263639 Male intentions to cause pregnancy: Findings from a literature review

Tuesday, October 30, 2012

Jamine Darrington Ward, MPH , Human Studies, University of Alabama at Birmingham, Birmingham, AL
Brad Lian, PhD , College of Human & Environmental Services, University of Alabama, Tuscaloosa, AL
Retta Evans, PhD , Human Studies, University of Alabama at Birmingham, Birmingham, AL
John Bolland, Ph.D. , College of Human & Environmental Services, University of Alabama, Tuscaloosa, AL
Reproductive health and family planning research have historically lacked a male focus. However, the last two decades saw a marked increase in efforts aimed at increasing the understanding of the complexities of the male role in reproductive health and family planning. This male-focused research still pales in comparison to the diversity of research related to the overall understanding of the female experience however, particularly as it relates to African American pregnancy intentions and rates of pregnancy for teen males. In this session, we provide an overview of studies exploring pregnancy intentions and pregnancy rates among males. Peer-reviewed literature since 1980 was examined for better understanding male pregnancy intentions and rates of (teen) pregnancy. Following an extensive literature search, only 9 studies were identified that measured self reported rates of pregnancy and/or pregnancy intentions. Studies varied widely in participant characteristics, follow-up period, and measurement of intention. This research seems to indicate a pattern whereby males who had more adverse childhood experiences, were involved in high risk behaviors, or had more positive feelings towards pregnancy, report significantly higher rates of having caused a pregnancy. We propose preliminary hypotheses based on the Theory of Planned Behavior that may assist in explaining these findings. Lastly, we use the Mobile Youth Survey to offer an example of new directions for research and practice, specifically with impoverished African American teen males, in order to better understand and address their reproductive attitudes and behaviors.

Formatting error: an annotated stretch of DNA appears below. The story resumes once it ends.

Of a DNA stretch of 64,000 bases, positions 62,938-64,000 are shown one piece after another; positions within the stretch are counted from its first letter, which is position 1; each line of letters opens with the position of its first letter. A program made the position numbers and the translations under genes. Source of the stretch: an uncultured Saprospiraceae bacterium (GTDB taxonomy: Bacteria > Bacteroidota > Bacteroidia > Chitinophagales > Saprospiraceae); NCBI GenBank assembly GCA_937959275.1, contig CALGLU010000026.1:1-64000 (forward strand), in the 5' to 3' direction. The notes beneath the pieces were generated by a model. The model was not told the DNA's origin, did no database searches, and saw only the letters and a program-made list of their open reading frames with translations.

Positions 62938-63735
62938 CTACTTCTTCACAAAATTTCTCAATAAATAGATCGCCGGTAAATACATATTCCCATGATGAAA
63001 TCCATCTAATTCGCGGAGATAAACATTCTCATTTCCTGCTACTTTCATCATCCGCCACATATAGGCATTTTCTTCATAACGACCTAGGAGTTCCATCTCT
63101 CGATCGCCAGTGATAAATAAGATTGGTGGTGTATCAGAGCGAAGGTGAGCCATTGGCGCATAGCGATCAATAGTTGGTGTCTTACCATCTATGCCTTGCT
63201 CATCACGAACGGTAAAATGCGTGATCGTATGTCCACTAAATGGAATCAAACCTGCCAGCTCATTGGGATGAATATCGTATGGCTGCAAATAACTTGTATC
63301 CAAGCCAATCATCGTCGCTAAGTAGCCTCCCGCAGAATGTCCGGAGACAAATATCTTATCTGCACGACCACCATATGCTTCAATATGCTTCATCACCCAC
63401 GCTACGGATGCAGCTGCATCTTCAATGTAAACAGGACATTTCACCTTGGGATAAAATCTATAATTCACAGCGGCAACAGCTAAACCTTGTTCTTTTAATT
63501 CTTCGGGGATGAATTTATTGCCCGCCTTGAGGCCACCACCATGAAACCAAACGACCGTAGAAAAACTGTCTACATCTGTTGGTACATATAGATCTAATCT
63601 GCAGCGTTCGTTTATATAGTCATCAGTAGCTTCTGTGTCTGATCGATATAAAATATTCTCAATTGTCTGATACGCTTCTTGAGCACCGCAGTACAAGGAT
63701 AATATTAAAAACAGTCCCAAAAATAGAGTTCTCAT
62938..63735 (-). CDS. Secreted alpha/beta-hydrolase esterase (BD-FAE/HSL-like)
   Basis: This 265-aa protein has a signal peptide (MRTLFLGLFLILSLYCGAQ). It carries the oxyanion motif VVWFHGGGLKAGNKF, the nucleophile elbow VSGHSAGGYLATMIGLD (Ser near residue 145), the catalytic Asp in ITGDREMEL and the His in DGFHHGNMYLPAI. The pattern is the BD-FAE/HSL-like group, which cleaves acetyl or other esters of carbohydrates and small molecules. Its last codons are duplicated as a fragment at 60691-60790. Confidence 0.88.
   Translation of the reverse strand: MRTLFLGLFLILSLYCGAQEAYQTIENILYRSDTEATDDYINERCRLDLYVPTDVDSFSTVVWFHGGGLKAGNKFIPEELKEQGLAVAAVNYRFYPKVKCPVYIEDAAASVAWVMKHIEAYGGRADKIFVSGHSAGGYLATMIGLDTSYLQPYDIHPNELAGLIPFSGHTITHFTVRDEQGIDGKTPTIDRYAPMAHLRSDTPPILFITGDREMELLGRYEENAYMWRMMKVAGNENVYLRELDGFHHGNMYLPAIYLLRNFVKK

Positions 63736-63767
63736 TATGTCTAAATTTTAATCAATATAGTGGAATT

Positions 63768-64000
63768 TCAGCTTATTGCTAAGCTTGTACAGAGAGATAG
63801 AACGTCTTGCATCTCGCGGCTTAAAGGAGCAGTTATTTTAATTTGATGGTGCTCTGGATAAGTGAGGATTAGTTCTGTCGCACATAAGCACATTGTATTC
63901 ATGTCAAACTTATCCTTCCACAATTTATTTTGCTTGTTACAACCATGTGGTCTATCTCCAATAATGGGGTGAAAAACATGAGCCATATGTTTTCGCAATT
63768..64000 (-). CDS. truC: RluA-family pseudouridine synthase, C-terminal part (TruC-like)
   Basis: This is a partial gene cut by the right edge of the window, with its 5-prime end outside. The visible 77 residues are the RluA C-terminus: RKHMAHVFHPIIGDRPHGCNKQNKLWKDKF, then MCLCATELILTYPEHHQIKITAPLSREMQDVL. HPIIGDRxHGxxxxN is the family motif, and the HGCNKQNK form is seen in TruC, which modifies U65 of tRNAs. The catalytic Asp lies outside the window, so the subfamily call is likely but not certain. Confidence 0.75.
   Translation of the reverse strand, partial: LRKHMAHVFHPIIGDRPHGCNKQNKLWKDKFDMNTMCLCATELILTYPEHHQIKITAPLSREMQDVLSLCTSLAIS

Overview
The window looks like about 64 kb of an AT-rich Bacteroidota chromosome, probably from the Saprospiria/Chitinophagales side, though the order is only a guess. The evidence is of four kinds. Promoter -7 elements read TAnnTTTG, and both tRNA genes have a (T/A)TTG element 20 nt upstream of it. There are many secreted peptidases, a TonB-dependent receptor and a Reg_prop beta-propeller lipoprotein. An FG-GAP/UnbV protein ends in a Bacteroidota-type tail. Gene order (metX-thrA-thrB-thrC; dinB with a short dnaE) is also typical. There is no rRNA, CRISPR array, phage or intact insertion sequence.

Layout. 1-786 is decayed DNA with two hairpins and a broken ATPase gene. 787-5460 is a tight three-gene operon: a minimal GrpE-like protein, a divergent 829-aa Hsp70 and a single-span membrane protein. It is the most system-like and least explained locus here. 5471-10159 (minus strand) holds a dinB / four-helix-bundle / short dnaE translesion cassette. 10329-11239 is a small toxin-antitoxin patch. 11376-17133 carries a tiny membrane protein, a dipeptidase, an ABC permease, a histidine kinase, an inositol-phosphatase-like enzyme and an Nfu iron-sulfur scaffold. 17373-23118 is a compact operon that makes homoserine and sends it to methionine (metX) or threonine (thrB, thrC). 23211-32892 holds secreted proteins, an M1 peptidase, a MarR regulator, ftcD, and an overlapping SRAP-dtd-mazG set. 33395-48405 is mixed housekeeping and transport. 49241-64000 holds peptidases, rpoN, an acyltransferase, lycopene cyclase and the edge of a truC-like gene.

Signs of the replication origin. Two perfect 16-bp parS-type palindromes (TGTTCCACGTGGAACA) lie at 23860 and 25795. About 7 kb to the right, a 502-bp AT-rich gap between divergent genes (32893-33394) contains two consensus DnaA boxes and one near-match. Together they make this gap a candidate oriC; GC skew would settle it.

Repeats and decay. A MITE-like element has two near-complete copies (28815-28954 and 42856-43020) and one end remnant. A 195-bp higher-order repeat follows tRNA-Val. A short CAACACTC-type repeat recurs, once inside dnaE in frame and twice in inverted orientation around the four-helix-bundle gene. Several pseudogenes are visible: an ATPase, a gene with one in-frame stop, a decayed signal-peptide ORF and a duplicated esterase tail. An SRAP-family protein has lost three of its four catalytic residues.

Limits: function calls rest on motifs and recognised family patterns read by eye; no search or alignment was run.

Learning Areas:
Conduct evaluation related to programs, research, and other areas of practice
Diversity and culture
Planning of health education strategies, interventions, and programs
Program planning
Public health or related education
Public health or related research

Learning Objectives:
Discuss factors related to males’ pregnancy intentions. Compare different definitions of teen pregnancy intentions used in the peer reviewed literature. Identify gaps in literature related to pregnancy intentions and pregnancy outcomes as reported by males.

Keywords: Male Reproductive Health, Pregnancy Outcomes

Presenting author's disclosure statement:

Qualified on the content I am responsible for because: I'm currently a student conducting research in the area of pregnancy intentions of adolescent males in preparation for my dissertation.
Any relevant financial relationships? No

I agree to comply with the American Public Health Association Conflict of Interest and Commercial Support Guidelines, and to disclose to the participants any off-label or experimental uses of a commercial product or service discussed in my presentation.